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Browse audiobooks by Herman Melville, listen to samples and when you're ready head over to Audiobooks.com where you can get 3 FREE audiobooks on us
Most people associate storms and other big weather with death-with the kind of force that makes each of us wonder about life, and time and the nature of our surroundings. Some people go out looking for bad weather or go to places where they're likely to encounter it. Others have the misfortune of being at the wrong place at the wrong time. Still, the stories in Storm have more to say than that. They tell us about what happens when people find that treacherous weather-or when it finds them-and we are reminded of the fragility of life, the capriciousness of Nature's will, and how little we can do when both cross paths. In Deep Blue, for those who dare, things often go wrong under the sea. Such tragedies, spurred by the booming interest in the Titanic and the Andrea Doria, have been the focus of tremendous literature form the world's finest authors. Deep Blue offers compelling tales of shipwrecks and salvage, submarine adventure and free diving, nautical survival and cannibalism.Show more
'Bartleby, the Scrivener: A Story of Wall Street' is a short story by the American writer Herman Melville, first serialized anonymously in two parts in the November and December 1853 issues of Putnam's Magazine, and reprinted with minor textual alterations in his The Piazza Tales in 1856. In the story, a Wall Street lawyer hires a new clerk who, after an initial bout of hard work, refuses to make copies or do any other task required of him, with the words, 'I would prefer not to'. The narrator is an elderly, unnamed Manhattan lawyer with a comfortable business in legal documents. He already employs two scriveners, Nippers and Turkey, to copy legal documents by hand, but an increase in business leads him to advertise for a third. He hires the forlorn-looking Bartleby in the hope that his calmness will soothe the irascible temperaments of the other two... Among the most significant works Herman Melville - 'Bartleby: La formula della creazione' (1993) of Giorgio Agamben and 'Bartleby, ou la formule by Gilles Deleuze' are two important philosophical essays reconsidering many of Melville's ideas, 'A Peep at Polynesian Life', '? Narrative of Adventures in the South Seas', 'Mardi: And a Voyage Thither', 'Redburn: His First Voyage', 'White-Jacket; or, The World in a Man-of-War', 'Moby-Dick; or, The Whale', 'Pierre: or, The Ambiguities', 'Isle of the Cross', 'Bartleby, the Scrivener', The Encantadas, or Enchanted Isles', 'Benito Cereno', 'Israel Potter: His Fifty Years of Exile'.Show more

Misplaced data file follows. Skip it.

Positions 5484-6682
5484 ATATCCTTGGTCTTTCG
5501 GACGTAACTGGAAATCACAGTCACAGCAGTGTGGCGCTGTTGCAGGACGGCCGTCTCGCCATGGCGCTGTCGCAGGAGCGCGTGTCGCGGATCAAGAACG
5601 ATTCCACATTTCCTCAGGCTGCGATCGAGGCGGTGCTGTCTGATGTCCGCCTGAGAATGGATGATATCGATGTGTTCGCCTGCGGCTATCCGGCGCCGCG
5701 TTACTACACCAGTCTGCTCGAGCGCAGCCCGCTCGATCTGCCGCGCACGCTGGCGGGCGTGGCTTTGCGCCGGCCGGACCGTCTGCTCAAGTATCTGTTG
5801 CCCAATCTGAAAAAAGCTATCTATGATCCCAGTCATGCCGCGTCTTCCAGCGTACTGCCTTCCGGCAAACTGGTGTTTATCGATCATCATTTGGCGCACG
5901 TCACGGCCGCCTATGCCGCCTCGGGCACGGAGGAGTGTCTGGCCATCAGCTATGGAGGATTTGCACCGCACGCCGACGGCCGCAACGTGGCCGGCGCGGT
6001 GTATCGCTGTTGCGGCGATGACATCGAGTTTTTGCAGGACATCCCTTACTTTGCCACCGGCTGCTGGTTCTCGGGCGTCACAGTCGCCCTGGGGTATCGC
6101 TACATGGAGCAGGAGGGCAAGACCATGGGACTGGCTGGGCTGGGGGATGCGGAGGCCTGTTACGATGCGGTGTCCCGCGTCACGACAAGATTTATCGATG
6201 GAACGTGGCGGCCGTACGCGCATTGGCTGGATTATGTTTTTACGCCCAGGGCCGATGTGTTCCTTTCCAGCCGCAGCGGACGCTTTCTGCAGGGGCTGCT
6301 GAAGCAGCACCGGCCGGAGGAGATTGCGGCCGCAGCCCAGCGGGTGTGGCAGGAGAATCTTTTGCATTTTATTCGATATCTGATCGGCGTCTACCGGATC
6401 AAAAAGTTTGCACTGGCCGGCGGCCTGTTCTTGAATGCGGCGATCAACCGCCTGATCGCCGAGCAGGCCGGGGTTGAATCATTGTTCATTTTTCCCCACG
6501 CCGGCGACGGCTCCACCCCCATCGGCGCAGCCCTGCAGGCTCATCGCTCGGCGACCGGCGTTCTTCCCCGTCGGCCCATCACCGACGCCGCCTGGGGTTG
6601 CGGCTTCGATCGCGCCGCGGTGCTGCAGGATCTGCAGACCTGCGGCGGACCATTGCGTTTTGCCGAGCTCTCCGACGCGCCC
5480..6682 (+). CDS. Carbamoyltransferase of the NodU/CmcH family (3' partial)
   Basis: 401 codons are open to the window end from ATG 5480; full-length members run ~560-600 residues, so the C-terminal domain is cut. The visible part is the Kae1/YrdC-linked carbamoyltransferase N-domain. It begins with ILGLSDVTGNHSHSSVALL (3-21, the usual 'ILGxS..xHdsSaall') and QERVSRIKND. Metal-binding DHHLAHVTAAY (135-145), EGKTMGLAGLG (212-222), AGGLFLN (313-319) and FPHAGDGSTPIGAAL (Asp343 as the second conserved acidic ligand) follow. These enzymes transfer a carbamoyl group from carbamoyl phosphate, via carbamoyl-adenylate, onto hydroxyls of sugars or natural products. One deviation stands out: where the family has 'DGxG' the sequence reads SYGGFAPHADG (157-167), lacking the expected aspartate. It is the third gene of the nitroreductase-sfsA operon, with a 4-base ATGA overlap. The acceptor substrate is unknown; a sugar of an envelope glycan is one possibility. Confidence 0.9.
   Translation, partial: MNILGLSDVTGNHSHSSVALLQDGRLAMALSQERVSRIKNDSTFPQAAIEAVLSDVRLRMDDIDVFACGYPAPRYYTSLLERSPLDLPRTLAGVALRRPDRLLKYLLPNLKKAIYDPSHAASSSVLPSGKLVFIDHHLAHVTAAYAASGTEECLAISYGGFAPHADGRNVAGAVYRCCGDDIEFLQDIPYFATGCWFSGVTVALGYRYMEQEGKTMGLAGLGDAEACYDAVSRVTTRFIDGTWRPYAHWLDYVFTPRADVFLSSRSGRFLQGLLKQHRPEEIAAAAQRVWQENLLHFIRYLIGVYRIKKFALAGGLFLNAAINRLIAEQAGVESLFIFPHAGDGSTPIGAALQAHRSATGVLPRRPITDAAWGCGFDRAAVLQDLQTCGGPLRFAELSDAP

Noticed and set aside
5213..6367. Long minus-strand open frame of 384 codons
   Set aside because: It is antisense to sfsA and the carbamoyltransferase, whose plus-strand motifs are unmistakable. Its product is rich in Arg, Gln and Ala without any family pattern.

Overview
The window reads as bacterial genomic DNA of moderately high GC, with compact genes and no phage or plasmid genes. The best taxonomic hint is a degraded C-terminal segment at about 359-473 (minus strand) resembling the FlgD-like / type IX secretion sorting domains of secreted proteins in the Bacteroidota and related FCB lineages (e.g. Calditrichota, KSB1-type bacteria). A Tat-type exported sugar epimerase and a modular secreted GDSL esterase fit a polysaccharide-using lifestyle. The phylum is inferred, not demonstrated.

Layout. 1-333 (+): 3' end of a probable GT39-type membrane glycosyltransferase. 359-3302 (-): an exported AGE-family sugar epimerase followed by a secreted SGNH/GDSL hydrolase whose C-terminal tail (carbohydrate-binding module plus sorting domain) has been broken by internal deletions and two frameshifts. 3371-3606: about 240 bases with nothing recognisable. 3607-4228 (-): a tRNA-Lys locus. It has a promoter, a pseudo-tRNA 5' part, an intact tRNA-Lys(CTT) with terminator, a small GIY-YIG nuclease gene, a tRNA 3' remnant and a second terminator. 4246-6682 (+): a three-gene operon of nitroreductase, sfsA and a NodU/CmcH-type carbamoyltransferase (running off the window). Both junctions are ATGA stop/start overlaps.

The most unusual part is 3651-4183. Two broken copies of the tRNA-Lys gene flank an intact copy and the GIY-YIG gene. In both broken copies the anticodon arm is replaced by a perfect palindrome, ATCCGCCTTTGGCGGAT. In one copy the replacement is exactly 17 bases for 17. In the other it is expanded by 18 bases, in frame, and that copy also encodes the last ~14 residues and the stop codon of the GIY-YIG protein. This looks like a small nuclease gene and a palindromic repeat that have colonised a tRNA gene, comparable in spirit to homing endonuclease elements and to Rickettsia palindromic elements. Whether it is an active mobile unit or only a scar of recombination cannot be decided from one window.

Melville's epic tale of one man versus a great white whale will delight Melville devotees as well as those who have yet to sail on this adventure in this mesmerizing new recording read by Jonathan Epstein. The mountain whose whale-like shape first gave Melville the idea of writing Moby Dick rests in the Berkshire Hills, Massachusetts, a short drive away from The Alison Larkin Presents recording studio. "I'd been wanting to produce Moby Dick ever since I moved to Western Massachusetts" says producer Alison Larkin, "but I wanted to wait to find the perfect actor first. Then I found Jonathan Epstein, who drove up from Florida during the pandemic to record this." At the end of the recording, Larkin interviews Jonathan Epstein and recording engineer Galen Wade about the experience recording the great novel during the pandemic. Jonathan Epstein is an acclaimed actor who has performed on and Off-Broadway, in London's West End, and with the world-renowned Shakespeare & Company. Epstein is the two-time recipient of Boston's coveted Elliot Norton acting Award.Show more